Volume 552, April 2013
|Number of page(s)||6|
|Section||Planets and planetary systems|
|Published online||11 April 2013|
WASP-71b: a bloated hot Jupiter in a 2.9-day, prograde orbit around an evolved F8 star⋆
Astrophysics Group, Lennard-Jones LaboratoriesKeele
2 N. Copernicus Astronomical Centre, Polish Academy of Sciences, Bartycka 18, 00-716 Warsaw, Poland
3 Institut d’Astrophysique de Paris, UMR 7095 CNRS, Université Pierre & Marie Curie, 98bis boulevard Arago, 75014 Paris, France
4 Observatoire de Haute-Provence, CNRS/OAMP, 04870 Saint-Michel-l’Observatoire, France
5 SUPA, School of Physics and Astronomy, University of St. Andrews, North Haugh, St. Andrews, Fife, KY16 9SS, UK
6 Institut d’Astrophysique et de Géophysique, Université de Liège, Allée du 6 Août 17, Sart Tilman, Liège 1, Belgium
7 Observatoire de Genève, Université de Genève, 51 chemin des Maillettes, 1290 Sauverny, Switzerland
8 Aix Marseille Université, CNRS, LAM (Laboratoire d’Astrophysique de Marseille) UMR 7326, 13388 Marseille, France
9 Department of Physics, University of Warwick, Coventry CV4 7AL, UK
10 Department of Physics & Astronomy, University of Leicester, Leicester, LE1 7RH, UK
Received: 12 November 2012
Accepted: 14 March 2013
We report the discovery by the WASP transit survey of a highly-irradiated, massive (2.242 ± 0.080 MJup) planet which transits a bright (V = 10.6), evolved F8 star every 2.9 days. The planet, WASP-71b, is larger than Jupiter (1.46 ± 0.13 RJup), but less dense (0.71 ± 0.16 ρJup). We also report spectroscopic observations made during transit with the CORALIE spectrograph, which allow us to make a highly-significant detection of the Rossiter-McLaughlin effect. We determine the sky-projected angle between the stellar-spin and planetary-orbit axes to be λ = 20.1 ± 9.7 degrees, i.e. the system is “aligned”, according to the widely-used alignment criteria that systems are regarded as misaligned only when λ is measured to be greater than 10 degrees with 3-σ confidence. WASP-71, with an effective temperature of 6059 ± 98 K, therefore fits the previously observed pattern that only stars hotter than 6250 K are host to planets in misaligned orbits. We emphasise, however, that λ is merely the sky-projected obliquity angle; we are unable to determine whether the stellar-spin and planetary-orbit axes are misaligned along the line-of-sight. With a mass of 1.56 ± 0.07 M⊙, WASP-71 was previously hotter than 6250 K, and therefore might have been significantly misaligned in the past. If so, the planetary orbit has been realigned, presumably through tidal interactions with the cooling star’s growing convective zone.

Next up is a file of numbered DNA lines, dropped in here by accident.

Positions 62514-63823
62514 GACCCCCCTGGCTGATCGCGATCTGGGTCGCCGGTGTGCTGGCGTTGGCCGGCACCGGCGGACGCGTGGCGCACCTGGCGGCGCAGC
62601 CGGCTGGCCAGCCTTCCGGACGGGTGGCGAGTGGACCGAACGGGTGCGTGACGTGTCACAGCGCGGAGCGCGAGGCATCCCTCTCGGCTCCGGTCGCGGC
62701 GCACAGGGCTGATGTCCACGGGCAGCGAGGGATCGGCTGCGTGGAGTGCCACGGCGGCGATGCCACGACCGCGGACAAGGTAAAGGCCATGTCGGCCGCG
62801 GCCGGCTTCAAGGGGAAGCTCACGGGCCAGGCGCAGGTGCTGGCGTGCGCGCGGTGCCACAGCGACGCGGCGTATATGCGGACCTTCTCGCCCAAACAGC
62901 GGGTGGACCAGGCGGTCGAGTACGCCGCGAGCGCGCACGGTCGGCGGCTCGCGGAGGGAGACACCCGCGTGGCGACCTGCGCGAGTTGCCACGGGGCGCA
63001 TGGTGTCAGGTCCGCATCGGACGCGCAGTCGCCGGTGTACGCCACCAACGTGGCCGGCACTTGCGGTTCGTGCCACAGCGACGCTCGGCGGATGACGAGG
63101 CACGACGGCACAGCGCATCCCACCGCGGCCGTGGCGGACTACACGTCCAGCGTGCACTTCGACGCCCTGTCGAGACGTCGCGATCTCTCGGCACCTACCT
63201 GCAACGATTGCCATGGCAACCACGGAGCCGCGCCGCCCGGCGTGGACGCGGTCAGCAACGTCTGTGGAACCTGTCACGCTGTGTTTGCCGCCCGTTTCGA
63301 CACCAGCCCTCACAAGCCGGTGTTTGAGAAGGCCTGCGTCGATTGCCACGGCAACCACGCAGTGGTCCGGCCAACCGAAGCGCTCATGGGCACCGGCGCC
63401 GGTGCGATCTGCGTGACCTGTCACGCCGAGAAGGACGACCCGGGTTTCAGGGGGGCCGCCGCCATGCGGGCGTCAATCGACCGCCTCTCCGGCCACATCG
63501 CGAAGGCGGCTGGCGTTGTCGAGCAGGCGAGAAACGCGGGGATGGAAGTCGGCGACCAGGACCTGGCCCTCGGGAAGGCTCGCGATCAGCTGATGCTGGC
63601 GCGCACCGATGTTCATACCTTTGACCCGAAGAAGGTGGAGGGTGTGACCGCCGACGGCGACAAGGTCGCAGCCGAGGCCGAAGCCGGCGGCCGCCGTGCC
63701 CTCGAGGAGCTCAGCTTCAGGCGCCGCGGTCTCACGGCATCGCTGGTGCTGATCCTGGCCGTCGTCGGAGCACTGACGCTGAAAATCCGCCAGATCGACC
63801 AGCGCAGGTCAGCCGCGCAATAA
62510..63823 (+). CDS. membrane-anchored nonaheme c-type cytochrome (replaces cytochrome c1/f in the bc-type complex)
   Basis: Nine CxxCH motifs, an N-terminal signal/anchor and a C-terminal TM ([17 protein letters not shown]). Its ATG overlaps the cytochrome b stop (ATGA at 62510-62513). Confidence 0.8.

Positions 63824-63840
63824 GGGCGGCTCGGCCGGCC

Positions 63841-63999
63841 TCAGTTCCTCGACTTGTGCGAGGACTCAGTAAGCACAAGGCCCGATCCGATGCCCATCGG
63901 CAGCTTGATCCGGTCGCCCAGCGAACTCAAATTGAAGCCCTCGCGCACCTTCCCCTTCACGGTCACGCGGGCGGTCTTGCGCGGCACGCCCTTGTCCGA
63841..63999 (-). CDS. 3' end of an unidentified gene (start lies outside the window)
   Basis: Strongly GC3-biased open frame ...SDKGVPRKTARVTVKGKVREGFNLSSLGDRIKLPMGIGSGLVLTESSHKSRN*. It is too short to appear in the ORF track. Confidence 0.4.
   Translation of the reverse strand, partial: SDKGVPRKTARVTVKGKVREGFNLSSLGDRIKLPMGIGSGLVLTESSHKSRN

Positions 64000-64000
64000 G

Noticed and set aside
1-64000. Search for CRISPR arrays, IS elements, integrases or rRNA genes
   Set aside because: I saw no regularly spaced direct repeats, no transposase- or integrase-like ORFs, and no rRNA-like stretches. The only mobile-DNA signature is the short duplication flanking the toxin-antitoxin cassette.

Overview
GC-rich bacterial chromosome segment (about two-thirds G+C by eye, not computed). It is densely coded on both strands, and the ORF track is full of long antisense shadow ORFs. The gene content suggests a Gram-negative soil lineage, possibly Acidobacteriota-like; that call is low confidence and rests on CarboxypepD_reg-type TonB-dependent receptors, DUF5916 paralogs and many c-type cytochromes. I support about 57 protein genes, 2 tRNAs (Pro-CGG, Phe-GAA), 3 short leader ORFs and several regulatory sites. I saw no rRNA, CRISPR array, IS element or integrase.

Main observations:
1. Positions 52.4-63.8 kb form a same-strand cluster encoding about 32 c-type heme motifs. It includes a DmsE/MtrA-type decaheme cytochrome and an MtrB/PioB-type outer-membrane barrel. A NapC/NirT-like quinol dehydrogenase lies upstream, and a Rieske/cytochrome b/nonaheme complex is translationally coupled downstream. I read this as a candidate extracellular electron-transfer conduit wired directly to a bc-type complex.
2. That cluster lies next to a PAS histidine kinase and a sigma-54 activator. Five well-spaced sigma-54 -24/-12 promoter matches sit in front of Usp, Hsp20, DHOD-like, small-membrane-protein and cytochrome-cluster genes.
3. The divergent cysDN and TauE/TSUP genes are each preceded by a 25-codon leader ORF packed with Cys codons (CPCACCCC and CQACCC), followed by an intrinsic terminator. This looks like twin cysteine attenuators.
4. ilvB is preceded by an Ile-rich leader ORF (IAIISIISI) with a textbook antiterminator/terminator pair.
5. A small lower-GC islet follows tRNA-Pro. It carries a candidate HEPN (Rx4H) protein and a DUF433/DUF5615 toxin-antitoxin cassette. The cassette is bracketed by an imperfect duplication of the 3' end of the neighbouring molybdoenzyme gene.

Key words: planetary systems / planets and satellites: detection / planets and satellites: fundamental parameters / stars: individual: WASP-71 / planets and satellites: individual: WASP-71b
Photometric data is only available at the CDS via anonymous ftp to cdsarc.u-strasbg.fr (18.104.22.168) or via http://cdsarc.u-strasbg.fr/viz-bin/qcat?J/A+A/552/A120
© ESO, 2013
Current usage metrics show cumulative count of Article Views (full-text article views including HTML views, PDF and ePub downloads, according to the available data) and Abstracts Views on Vision4Press platform.
Data correspond to usage on the plateform after 2015. The current usage metrics is available 48-96 hours after online publication and is updated daily on week days.
Initial download of the metrics may take a while.